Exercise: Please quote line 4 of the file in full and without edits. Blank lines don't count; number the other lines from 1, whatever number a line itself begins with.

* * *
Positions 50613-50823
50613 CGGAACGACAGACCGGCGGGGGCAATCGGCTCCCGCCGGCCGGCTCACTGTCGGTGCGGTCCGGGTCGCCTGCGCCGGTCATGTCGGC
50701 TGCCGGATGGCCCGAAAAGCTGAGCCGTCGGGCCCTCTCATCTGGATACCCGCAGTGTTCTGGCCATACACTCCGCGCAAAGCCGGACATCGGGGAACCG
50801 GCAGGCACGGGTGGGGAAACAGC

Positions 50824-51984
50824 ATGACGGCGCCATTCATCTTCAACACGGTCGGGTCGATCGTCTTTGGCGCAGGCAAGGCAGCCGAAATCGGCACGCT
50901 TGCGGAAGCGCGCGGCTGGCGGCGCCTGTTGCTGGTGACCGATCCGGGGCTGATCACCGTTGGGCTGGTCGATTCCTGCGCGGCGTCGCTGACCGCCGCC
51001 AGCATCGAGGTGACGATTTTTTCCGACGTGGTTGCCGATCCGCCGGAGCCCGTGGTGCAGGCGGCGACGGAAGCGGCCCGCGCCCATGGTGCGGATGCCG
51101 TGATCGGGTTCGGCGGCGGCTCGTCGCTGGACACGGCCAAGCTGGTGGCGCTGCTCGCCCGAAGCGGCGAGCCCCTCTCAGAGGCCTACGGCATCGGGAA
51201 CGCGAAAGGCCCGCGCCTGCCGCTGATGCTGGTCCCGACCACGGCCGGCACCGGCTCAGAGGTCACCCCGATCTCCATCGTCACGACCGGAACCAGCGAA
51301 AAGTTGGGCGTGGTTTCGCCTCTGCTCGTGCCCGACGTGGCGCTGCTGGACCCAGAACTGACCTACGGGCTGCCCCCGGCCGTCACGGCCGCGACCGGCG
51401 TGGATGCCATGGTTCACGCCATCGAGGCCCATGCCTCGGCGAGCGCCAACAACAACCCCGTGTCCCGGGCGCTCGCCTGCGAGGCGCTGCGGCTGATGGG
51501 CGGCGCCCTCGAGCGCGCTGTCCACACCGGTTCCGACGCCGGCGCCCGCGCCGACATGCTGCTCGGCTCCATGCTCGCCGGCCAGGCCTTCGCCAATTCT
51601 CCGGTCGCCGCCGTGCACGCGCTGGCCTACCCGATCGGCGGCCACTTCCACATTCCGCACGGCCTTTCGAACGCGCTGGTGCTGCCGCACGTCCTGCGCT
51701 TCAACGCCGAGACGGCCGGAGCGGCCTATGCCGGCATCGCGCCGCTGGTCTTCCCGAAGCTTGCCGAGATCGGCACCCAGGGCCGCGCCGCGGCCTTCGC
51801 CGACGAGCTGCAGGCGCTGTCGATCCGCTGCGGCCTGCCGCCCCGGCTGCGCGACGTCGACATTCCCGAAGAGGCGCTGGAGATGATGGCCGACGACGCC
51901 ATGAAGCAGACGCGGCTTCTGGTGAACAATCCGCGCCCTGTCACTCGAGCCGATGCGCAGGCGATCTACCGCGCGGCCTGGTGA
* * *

50801 GCAGGCACGGGTGGGGAAACAGC